I-89 Relines, Quimby Mountain Rd & Exit 2

Sharon, Vermont
DOT Culvert Relines
Owner:
Vermont Agency of Transportation (VAOT)
Engineer:
McFarland-Johnson
Contractor:
Morrill Construction Corporation
Technical Description:
  • Products Used:
  • CORLIX® 96”-dia. 10-gage aluminum pipe
  • 128”-dia., 10-gage corrugated steel pipe
Installation:
Winter 2010

Between 2009 and 2012, the Vermont Agency of Transportation (VAOT) sliplined approximately 10,000-LF of large-diameter, 40-year-old culverts under Interstates 89 and 91. Diameters of the new corrugated metal culvert liners ranged from 60-in. to 128-in., with fill heights from 40-ft. to more than 100-ft. Most of these culverts were installed in the 1960s, and are on very steep grades.

Culverts on steep grades generally are in Inlet Control, so only the area of the opening and the entrance type affects the headwater depth and flow capacity. The inlet ends received new headwalls which were added for the installation of a beveled inlet (improved entrance coefficient) to improve flow capacity.

In particular, two CMP liner pipe projects in Sharon, VT, provided unique challenges. Three High Density Polyethylene (HDPE) pipe, 12-in. for Exit 2 and 10-in. at Quimby Mountain Road, were placed at the invert of the existing host pipe to convey the stream base flow and a serve as a slip line construction platform. These new HDPE pipes, kept in place between the host and liner pipes, allow for a future bypass system if a liner repair is required. I-89 and Quimby Mountain Road Crossing The first structure was an existing 114-in. rise by 103-in. span vertical ellipse steel plate that crossed under I-89 at the Quimby Mountain Road underpass (mile marker 12.38). This culvert is on a steep 8.2% grade with significant bed load from mountain runoff. Further, there is an existing six-degree elbow located onethird of the way from the outlet. The existing structure was in excellent shape except for some minor wear at the invert. The engineers decided to line this structure with 500-LF of 96-in. diameter CORLIX® 10-gage aluminum pipe with 3-in. by 1-in. corrugations. This was selected for its superior abrasion resistance of aluminum, and deep corrugations to help reduce velocities through the structure.

I-89 and Exit 2 Crossing

The second crossing was located where the two mainlines of I-89 crossed the northbound exit ramp and southbound entrance ramp for Exit 2 at mile marker 13.3. The existing structure was a 152-in. rise by 138-in. span vertical ellipse steel plate on a 3.9% grade. This 578-LF structure also had only minor wear at the invert. The liner selected was a 128- in. diameter Aluminized Steel Type 2 corrugated steel pipe in 10-gage thickness with five-by-one-inch corrugations. This was the largest round pipe that could be pushed through the extreme fill areas, the worst-case clearance areas, of the highway due to deflection of the existing plate pipes. Internal bands with fiberglass insulation are used to connect existing pipe lengths and minimize grout infiltration while grouting. Typically three 16-foot pipe lengths are pushed through and intermediate bulkheads are constructed every 48 feet to isolate each compartment to ensure a successful staged grouting operation.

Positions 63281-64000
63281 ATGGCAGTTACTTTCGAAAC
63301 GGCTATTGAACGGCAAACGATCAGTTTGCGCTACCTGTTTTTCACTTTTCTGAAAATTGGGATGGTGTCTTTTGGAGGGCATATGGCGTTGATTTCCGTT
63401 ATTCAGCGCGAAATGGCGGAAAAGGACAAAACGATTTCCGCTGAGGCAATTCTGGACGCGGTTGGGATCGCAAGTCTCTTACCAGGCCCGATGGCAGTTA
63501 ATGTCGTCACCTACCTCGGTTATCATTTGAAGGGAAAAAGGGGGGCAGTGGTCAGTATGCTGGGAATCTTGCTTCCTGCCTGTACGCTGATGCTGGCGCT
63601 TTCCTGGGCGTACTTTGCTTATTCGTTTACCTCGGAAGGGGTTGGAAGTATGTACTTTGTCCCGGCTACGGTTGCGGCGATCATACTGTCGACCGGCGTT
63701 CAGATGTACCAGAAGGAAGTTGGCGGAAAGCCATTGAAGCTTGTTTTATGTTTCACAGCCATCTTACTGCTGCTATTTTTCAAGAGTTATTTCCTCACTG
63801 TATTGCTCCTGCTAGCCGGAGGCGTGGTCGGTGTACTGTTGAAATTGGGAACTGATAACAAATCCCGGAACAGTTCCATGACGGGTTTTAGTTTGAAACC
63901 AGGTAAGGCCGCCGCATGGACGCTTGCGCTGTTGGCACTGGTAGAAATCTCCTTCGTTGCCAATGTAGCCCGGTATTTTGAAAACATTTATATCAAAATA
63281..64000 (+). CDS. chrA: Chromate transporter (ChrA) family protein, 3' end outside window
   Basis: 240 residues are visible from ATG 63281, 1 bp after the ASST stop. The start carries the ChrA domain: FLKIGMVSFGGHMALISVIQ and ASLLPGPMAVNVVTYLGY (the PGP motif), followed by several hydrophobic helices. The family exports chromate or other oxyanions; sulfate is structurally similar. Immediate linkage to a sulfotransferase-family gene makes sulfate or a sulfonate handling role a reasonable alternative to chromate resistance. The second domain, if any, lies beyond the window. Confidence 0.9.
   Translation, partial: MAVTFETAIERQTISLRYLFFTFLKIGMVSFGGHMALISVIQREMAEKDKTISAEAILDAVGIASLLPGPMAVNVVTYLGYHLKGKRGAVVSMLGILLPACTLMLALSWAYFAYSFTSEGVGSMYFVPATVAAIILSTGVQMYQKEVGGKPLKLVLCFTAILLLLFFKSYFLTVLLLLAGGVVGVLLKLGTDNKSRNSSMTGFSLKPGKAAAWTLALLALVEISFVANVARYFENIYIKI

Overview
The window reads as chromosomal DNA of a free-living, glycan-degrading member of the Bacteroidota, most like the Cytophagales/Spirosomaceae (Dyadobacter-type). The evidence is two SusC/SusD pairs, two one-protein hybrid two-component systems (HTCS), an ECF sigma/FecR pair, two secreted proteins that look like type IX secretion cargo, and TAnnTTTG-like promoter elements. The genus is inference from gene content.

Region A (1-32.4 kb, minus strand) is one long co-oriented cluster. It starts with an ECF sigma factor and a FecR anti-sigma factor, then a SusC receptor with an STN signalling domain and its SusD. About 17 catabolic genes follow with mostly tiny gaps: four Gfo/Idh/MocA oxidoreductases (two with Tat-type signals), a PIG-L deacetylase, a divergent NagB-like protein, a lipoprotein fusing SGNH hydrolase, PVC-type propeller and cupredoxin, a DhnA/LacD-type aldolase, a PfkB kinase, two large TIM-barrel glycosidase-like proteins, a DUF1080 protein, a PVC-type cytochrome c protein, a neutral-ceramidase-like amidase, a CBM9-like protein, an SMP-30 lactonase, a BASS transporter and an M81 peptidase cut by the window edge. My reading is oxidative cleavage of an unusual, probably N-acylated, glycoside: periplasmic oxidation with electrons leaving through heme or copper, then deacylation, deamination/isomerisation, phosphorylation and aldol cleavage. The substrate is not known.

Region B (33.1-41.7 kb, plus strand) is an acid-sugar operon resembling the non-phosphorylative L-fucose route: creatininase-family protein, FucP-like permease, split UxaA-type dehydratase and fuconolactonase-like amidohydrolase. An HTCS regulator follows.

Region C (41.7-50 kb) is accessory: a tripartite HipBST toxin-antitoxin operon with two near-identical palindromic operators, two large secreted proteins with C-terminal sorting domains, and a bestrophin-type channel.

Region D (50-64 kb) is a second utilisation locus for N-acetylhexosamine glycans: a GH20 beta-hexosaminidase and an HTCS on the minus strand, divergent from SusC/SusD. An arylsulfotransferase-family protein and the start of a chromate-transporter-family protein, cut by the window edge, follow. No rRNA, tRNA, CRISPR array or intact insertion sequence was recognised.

On every crossing, grout ports are placed strategically detailed by Contech engineers in coordination with the contractor and fabricated at the Contech manufacturing plant. Floor jacks provided during the grouting operation assure the invert of the new liner pipe closely matches the invert of the existing culvert. The grout is placed in stages determined by the contractor and Contech. New headwalls were provided at the inlet of each structure to improve the entrance coefficient, minimize undermining by the raging mountain brooks and retain the highway embankment.

Through 2012 in Vermont, Contech manufactured and provided technical support on nearly 10,000- LF of large-diameter corrugated metal liners for interstate culverts since the 2009 national “shovel ready” infrastructure stimulus program began. This method of sliplining has been an excellent solution for the VTRANS, other state DOT’s and the Federal Highway Administration, since it provides the most cost-effective manner to gain an additional 75 to 100 years of service life from these large culverts under deep fills with almost no maintenance of traffic issues providing effective use of federal and state taxes.

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